Physics and theory of the photoexcitation process (WP3)
Work Package Leader
Objectives of the Work Package
- Characterization of electronic structure of diamond materials in water
- Characterization of solvated electron emission mechanism from diamond materials in water
- Defining optimal material and surface termination for electron photoemission in water
Description of the Work Package
In this workpackage, the underlying physics at the origin of the emission of solvated electron from diamond materials in water will be unraveled from experimental and theoretical perspectives.
Diamond materials synthesized for the DIACAT project will be characterized directly in water using X-ray spectroscopy at the BESSY II synchrotron in Berlin. By exciting electrons in the diamond materials with X-rays, it is possible to obtain a global picture of the diamond electronic structure and observe how it is impacted by water and light exposure. These experimental results will be compared to computer simulations to achieve a higher understanding of the electronic structure of the diamond-water interface.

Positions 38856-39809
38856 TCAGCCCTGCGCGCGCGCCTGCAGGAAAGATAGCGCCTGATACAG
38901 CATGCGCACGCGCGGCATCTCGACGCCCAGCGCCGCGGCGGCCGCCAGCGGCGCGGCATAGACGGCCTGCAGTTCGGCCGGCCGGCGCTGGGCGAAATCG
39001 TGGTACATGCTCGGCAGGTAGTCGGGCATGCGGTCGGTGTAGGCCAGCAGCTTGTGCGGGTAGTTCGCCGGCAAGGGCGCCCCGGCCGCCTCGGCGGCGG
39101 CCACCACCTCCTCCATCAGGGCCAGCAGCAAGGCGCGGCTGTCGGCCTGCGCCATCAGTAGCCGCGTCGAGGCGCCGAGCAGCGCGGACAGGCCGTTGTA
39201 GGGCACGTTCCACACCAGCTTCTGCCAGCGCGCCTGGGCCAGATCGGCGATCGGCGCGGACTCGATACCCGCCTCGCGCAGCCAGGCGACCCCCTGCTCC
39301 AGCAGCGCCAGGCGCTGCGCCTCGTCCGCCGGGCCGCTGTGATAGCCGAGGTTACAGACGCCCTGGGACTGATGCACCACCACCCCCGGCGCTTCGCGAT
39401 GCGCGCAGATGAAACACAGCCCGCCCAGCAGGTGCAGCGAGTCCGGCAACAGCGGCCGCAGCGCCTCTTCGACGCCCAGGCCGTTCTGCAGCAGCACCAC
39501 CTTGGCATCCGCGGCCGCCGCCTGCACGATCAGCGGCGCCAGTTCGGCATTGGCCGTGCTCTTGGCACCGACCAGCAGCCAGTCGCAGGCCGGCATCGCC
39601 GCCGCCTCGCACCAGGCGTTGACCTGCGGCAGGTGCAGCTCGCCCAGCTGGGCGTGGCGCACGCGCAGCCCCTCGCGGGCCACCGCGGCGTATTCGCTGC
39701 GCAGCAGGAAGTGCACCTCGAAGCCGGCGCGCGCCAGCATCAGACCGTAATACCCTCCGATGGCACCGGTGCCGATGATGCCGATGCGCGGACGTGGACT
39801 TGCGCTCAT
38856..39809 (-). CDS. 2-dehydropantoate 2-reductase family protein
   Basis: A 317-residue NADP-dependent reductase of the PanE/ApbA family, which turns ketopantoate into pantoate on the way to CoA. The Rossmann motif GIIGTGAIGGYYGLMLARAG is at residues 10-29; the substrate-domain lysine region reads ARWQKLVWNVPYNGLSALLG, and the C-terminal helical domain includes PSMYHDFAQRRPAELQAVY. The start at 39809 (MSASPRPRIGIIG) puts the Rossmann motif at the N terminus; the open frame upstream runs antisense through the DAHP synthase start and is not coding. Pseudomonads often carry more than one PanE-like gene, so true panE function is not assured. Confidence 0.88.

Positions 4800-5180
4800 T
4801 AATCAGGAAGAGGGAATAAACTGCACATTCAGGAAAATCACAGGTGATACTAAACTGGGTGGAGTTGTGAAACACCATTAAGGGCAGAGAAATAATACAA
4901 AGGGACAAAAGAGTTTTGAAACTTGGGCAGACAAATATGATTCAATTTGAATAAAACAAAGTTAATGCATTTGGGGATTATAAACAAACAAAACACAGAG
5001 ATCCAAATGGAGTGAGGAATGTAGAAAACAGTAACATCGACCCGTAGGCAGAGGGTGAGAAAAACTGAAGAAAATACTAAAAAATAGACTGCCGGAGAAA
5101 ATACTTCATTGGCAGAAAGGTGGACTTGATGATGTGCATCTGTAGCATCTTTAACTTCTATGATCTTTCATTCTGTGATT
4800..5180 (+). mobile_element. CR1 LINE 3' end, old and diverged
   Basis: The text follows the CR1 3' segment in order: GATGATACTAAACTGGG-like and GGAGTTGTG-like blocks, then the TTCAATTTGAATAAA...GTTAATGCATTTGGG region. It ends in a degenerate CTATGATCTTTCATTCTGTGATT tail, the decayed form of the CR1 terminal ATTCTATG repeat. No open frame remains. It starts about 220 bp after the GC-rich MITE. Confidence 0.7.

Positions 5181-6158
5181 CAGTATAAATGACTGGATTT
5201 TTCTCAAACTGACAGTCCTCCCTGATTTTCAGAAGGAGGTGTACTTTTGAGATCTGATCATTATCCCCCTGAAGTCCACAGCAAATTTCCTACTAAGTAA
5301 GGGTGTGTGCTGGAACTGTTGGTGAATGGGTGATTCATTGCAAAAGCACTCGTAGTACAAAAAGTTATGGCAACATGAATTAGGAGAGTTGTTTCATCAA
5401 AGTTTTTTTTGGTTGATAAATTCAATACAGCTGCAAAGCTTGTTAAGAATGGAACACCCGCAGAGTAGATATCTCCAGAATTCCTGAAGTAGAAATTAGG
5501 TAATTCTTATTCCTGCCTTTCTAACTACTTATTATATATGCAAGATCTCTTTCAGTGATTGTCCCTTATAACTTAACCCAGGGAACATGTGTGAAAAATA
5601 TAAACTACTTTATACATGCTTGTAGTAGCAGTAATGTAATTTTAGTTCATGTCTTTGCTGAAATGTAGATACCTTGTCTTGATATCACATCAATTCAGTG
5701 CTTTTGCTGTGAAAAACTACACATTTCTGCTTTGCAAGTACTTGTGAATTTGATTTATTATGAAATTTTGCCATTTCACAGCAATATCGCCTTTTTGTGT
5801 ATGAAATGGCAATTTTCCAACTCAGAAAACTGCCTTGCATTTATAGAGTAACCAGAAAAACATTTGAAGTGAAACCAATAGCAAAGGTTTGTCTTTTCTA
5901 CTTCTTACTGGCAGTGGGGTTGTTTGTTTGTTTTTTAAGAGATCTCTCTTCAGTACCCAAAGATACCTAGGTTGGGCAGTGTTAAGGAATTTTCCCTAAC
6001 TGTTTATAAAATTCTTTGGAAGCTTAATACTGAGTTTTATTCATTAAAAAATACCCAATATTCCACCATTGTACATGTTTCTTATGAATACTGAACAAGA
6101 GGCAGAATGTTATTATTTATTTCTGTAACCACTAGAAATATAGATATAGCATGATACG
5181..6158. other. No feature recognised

Understanding the process of electron emission in water require the use of ultrafast spectroscopy, which will follow the evolution of electrons at extremely small timescale (~10-15 seconds). After excitation of the diamond by a first laser pulse, electrons will then be extracted by a second pulse. By analysing the energy of the photo-emitted electrons, the energies of the solvated electrons, forming upon illumination of diamond material in solution, will be measured. Additionally, by changing the time delay between the two pulses, the lifetime of the solvated electrons can be probed.The rate of electron transfer will also be estimated by time-dependent calculations to provide further insights about the electron emission process in water.
The impact of diamond material properties (such as doping, morphology, surface chemical groups,…) on the electronic structure and the electron emission efficiency will be estimated from the previous experiments. Optimization of energy up-conversion using optical nearfield excitation as a mean for the direct use of sunlight for the excitation of electrons will also be investigated. Based on this knowledge, the key parameters to provide an efficient diamond-based system toward CO2 reduction will be unravelled.